Now that the election is blissfully behind us, maybe it's safe to make grand political pronouncements without seeming to be partisan, such as: We Americans used to build big. From the Erie Canal to the transcontinental railroad, from the Brooklyn Bridge to the Hoover Dam, from the interstate highway system to putting a man on the moon and returning him safely to the earth, we love to build big things. But what have we done on this monumental scale lately? Many point with pride to our public project penury as saving future generations a hefty bill. But it seems we also are robbing the future of not only monuments to our collective derring-do, but of necessary infrastructure advancements so the world we leave behind doesn't one day simply crumble from our niggling neglect. In this spirit, I have a suggestion for a grand public project — not a visible monument to our achievements, but an invisible one. A grand project that would make us all safer and secure, and rid our landscape of possibly the ugliest intrusion on our scenery: Cables.
Although the dramatic scenes of super storm destruction in New York and New Jersey have largely disappeared from television screens, the recovery from Hurricane Sandy continues. Now, in a move to help the victims of the disaster, Verizon is planning to waive billing for affected customers.
It's safe to say images of New York's subway system flooded with water from Hurricane Sandy's storm surge shocked everyone. With the tracks deep underwater days after the storm causing travel mayhem in the city, many have asked if this is something that could have been prevented? Hindsight is 20/20, but the truth is giant inflatable plugs actually have been in development and testing to prevent just such a flooding.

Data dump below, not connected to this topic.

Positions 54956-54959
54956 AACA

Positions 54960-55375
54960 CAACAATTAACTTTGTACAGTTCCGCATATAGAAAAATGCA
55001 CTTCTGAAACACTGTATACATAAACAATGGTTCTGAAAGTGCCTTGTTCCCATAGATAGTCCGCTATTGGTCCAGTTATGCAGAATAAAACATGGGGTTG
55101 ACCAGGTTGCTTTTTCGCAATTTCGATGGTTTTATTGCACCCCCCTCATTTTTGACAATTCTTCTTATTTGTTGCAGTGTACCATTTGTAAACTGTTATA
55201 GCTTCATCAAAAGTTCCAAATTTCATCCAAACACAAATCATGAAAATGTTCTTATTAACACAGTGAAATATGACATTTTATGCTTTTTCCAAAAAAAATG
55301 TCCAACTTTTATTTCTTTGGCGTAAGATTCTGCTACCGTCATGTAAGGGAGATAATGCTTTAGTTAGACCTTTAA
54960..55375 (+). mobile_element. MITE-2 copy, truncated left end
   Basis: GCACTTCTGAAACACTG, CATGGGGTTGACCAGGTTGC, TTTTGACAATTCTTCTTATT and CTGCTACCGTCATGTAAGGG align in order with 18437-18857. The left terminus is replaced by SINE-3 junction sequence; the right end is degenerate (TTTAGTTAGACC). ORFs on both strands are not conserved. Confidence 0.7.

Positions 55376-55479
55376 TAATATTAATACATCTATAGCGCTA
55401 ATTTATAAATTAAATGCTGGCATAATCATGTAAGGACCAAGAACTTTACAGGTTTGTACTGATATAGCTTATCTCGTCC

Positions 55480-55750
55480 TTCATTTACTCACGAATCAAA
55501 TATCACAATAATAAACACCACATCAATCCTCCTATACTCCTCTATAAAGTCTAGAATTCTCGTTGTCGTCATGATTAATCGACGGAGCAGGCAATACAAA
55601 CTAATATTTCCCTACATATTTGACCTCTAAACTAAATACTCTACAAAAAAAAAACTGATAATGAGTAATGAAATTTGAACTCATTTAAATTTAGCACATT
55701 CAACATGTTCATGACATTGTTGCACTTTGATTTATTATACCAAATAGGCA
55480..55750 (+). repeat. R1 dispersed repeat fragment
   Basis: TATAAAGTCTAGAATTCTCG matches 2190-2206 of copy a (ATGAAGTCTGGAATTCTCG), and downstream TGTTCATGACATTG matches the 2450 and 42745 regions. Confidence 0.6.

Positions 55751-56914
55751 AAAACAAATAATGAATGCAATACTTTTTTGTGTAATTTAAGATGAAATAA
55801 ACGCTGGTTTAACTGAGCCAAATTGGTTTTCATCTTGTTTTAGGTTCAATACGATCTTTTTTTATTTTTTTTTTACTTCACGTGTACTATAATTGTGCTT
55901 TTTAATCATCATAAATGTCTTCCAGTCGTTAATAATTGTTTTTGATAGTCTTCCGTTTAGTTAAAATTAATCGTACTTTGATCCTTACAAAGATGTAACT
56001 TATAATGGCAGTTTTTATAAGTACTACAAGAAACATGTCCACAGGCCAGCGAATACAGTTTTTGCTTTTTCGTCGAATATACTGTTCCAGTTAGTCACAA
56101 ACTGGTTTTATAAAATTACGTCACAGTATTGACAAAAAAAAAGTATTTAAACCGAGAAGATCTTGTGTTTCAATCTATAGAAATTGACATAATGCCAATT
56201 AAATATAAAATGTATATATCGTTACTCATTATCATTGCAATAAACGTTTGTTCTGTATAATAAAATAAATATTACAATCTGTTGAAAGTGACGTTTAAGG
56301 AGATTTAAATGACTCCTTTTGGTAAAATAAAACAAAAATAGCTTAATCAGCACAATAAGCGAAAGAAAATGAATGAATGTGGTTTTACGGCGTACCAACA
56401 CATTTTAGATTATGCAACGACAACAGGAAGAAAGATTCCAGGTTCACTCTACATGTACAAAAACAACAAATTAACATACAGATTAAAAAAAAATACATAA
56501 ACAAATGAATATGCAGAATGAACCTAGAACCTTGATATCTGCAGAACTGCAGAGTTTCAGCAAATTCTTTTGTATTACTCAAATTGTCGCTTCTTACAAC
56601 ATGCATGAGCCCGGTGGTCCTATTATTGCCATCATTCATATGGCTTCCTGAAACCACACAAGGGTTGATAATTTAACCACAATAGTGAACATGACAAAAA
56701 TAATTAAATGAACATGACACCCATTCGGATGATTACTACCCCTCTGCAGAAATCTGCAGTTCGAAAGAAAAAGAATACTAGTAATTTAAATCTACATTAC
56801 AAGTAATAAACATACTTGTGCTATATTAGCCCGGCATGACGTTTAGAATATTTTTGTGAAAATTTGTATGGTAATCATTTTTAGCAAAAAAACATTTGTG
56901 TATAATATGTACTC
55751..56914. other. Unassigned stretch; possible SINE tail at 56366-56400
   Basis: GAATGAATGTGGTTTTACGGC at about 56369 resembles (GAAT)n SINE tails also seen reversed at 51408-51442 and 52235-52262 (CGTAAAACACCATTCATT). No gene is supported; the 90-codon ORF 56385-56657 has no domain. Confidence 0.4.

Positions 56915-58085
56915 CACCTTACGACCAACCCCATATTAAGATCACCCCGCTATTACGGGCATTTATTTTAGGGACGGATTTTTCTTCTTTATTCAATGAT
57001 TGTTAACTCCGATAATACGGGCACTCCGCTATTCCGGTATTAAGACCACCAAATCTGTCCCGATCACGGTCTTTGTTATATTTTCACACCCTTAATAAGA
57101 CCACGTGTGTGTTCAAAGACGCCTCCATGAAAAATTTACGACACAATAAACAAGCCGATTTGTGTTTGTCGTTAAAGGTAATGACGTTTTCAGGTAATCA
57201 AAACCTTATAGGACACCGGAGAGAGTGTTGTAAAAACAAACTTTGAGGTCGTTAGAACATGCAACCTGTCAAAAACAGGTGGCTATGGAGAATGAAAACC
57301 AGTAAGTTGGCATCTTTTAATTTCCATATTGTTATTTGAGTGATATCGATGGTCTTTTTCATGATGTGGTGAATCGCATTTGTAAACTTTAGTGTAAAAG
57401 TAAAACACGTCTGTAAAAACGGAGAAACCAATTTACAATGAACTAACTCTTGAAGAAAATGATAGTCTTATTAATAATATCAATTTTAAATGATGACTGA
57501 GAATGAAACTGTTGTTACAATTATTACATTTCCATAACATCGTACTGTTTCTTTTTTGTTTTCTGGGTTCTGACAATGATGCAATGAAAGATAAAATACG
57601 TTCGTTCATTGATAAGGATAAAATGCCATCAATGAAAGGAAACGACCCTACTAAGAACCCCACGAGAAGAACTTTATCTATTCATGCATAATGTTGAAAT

The Finnish-built Fisker Karma plug-in hybrid has quickly become the luxury ride of choice for rich folks who want to project a green-friendly image. A few of them will have to wait, however, after 16 of the cars caught fire and exploded after being flooded by the storm surge from Hurricane Sandy.
Earlier this year a public space hacking project hit New York that turned payphones into mini-libraries. That project seemed to highlight the creeping obsolescence of the public phone. However, in the wake of super storm Sandy, the city has suddenly rediscovered the value of the nearly forgotten artifacts of an earlier age.
Here's another perspective on the destruction caused by superstorm Sandy this week.
Here's a great time lapse video of Hurricane Sandy from Richard Shepherd....
In the wake of Sandy, the affected area is seeing a different kind of corporate welfare. Companies that we jokingly refer to as uncaring monoliths are helping folks out in ways that go beyond good PR. It's a welcome sight...
Facebook engineer Chris Ackermann teamed with Peter Ng of Ricochet Media to build Instacane. It's a simple site that pulls in Instagram photos tagged #Sandy and #Hurricane. The ground level reporting of Instacane has a solid mix of jaw-dropping beauty, and incredible damage.
The International Space Station has observed a fair share of storms, but this video of Sandy has to be one of the most remarkable.